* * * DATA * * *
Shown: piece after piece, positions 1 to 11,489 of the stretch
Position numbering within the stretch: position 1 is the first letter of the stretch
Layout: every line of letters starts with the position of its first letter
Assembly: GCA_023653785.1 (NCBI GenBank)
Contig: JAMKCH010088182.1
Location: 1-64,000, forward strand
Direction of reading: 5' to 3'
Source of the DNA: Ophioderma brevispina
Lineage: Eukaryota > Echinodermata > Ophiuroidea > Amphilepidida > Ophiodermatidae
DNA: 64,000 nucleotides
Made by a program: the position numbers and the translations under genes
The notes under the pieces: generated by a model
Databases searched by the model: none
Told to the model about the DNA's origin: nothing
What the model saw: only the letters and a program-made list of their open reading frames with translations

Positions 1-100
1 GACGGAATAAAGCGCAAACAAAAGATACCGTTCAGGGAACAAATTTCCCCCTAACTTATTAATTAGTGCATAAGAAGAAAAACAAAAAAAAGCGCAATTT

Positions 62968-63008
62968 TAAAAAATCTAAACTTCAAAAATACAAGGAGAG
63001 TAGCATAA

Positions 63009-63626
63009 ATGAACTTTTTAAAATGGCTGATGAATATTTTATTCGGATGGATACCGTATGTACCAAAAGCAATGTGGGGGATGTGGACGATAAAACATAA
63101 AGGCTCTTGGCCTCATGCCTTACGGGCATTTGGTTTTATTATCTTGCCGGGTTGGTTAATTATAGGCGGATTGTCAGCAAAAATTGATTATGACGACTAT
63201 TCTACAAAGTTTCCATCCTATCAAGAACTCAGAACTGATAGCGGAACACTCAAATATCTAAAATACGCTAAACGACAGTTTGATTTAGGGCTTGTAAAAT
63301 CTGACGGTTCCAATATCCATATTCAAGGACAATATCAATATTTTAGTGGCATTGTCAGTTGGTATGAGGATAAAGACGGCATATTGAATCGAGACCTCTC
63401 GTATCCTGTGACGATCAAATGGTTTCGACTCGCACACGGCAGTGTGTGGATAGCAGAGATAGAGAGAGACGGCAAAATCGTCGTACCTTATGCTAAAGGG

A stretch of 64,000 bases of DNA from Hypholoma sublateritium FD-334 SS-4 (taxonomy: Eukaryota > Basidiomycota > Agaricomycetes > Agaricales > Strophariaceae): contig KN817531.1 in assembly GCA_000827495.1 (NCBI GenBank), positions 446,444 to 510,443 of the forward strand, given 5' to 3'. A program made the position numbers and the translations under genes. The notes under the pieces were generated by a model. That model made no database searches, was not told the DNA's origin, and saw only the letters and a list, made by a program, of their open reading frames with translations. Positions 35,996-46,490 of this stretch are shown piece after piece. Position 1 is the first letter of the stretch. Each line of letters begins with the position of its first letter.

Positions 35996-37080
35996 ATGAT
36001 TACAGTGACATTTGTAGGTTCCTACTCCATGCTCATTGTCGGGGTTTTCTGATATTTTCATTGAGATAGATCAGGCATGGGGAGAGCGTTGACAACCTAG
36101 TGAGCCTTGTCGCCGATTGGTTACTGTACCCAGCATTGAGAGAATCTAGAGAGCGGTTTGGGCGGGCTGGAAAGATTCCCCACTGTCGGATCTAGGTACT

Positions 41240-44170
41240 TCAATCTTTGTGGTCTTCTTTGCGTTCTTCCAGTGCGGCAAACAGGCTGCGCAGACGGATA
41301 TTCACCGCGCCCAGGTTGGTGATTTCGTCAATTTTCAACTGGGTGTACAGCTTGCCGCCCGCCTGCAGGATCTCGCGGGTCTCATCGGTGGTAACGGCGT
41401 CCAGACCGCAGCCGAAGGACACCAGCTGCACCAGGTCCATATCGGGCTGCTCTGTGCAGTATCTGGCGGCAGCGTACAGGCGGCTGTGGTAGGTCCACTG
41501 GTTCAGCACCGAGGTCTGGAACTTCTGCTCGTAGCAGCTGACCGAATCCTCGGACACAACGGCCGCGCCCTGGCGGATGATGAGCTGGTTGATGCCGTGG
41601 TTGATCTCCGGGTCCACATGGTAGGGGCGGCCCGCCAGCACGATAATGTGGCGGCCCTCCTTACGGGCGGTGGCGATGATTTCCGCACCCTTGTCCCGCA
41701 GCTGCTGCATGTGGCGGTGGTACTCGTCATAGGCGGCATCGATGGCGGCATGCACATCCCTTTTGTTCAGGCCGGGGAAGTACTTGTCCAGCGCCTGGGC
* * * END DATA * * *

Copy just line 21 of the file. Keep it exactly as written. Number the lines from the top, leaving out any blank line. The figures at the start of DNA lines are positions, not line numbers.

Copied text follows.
Positions 63009-63626